O'DONNELL: Nearly 11 million women use birth control pills, the most common method of contraception, the political fire is broader, with some states looking to restrict abortion and funding for women's health programs. In Virginia late today, after protests and a national spotlight, legislators changed a controversial bill that would have required an invasive procedure before a woman could have an abortion. Some Republican voters want this debate.

UNIDENTIFIED WOMAN: Social issues should play a very high priority in the campaign.

O'DONNELL: Analysts say these social issues are more likely to help Democrats.

JENNIFER DUFFY [THE COOK POLITICAL REPORT]: This issue has given Democrats at every level an issue to talk to women voters about and particularly independent women.

O'DONNELL: Making women without party ties the most sought-after voters this year. Kelly O'Donnell, NBC News, Washington.

An issue that "happened really out of nowhere", Brian?  What an unbelievable lie you are telling.

At least Kelly O'Donnell admitted that this "out of nowhere" issue is expected to benefit the Democrat Party:  i.e. Barack Obama's re-election prospects and the chance that Democrats might hold onto their senate majority.

If anyone can explain to me how this qualifies as journalism, and not intentionally-created propaganda for Barack Obama and his fellow Democrats, I would love to see it.  

How do Brian Williams and his fellow propagandists call themselves journalists?  How do they even face themselves in the mirror?

===============================================================

* Energy got very few mentions, because the most recent tracking study was conducted from February 2 to 5 - still before the major spike in gas prices.  It is a sure bet that energy will jump higher when March's tracking is done -- as will abortion/contraception because of the media blitz detailed in this blog.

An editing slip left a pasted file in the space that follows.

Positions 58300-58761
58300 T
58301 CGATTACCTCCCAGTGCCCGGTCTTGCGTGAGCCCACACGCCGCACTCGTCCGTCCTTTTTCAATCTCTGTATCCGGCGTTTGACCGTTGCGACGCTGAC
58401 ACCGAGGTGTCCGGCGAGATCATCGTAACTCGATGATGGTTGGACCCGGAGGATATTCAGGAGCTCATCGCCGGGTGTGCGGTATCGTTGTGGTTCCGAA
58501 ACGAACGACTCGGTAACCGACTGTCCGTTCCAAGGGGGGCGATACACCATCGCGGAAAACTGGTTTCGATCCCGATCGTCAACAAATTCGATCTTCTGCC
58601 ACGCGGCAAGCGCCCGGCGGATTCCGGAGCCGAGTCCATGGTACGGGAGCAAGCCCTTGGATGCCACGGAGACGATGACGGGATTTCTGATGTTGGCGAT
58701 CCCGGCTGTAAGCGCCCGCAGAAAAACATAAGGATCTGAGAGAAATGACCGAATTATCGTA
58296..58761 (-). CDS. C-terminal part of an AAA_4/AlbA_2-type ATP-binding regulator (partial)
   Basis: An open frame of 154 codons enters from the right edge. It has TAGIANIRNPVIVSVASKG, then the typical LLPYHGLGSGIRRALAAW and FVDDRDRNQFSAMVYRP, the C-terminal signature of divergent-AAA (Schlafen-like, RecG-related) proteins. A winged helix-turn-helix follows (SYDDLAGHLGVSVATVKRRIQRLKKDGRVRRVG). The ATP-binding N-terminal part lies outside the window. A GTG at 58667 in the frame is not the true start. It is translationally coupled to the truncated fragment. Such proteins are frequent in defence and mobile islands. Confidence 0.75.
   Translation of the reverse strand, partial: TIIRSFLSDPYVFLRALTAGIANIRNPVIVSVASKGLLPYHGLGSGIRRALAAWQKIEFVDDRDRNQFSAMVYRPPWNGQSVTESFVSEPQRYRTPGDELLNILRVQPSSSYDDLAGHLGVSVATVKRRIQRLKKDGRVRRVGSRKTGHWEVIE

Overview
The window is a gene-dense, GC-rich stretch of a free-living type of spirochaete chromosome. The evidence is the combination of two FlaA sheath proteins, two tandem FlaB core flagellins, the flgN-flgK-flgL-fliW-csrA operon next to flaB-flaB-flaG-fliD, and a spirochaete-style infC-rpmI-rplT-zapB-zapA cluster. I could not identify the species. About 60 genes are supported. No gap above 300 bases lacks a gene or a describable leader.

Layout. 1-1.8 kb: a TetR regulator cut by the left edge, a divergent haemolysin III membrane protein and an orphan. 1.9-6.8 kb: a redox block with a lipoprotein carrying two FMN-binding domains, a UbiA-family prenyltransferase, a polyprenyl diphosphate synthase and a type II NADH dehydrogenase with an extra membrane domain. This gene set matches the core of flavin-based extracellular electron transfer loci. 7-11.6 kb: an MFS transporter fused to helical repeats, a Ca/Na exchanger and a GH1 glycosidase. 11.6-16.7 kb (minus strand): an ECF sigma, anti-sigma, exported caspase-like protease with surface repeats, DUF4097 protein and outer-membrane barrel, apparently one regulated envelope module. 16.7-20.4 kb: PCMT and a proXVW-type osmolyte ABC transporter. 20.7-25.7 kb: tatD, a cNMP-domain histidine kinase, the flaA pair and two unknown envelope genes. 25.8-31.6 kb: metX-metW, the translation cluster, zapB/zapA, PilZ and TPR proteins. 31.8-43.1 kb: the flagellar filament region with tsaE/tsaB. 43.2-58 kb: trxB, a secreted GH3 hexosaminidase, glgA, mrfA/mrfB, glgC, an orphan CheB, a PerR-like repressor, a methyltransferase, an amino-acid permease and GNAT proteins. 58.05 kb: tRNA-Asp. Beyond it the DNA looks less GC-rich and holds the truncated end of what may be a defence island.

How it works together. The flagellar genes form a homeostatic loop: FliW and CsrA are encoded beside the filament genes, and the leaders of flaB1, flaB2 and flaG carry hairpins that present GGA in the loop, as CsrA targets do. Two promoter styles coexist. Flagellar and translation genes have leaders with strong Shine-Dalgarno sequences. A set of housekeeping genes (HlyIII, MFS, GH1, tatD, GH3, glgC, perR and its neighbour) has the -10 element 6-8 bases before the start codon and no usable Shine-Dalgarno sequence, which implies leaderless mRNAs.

**Incidentally, as noted by Kyle Drennan of newsbusters.org, Sandra Fluke is just a bit more than a "Georgetown law student").  She is the former President of the Georgetown Law School's chapter of "Law Students For Reproductive Justice".   Nice of Brian Williams, and NBC News, to omit that little tidbit.

Janet Montgomery George Stephanopolous went from his job as janitor in the Clinton White House, cleaning Bill's sperm off the floor of the Oval Office, to his job at ABC, setting the Democrat agenda by introducing a non issue (contraception) at a Republican debate. (02/24/12)

Wisoldman It was a fabricated story that, according to a WashPost poll, helps Santorum. Everything these folks attempt to do, fails. (02/24/12)


THE NEW YORK TIMES' SHOCK OVER SUPER-PACS

Ken Berwitz

Shades of Inspector Renault!

The New York Times is shocked - shocked - that there are rich Republican benefactors giving millions of dollars to Republican candidates.  I know this because the Times' lead editorial this morning cries about it.

First, a few key excerpts (the bold print is mine):

The presidential primary season is being brought to you by a handful of multimillionaires and companies who have propped up the candidates with enormous donations to their super PACs.

The $10 million from Sheldon and Miriam Adelson to Winning Our Future, which has sustained Newt Gingrichs trailing campaign, is the biggest single donation to a candidate. But every candidate now has his own millionaire supporter, and the concentration of wealth in the campaign is growing.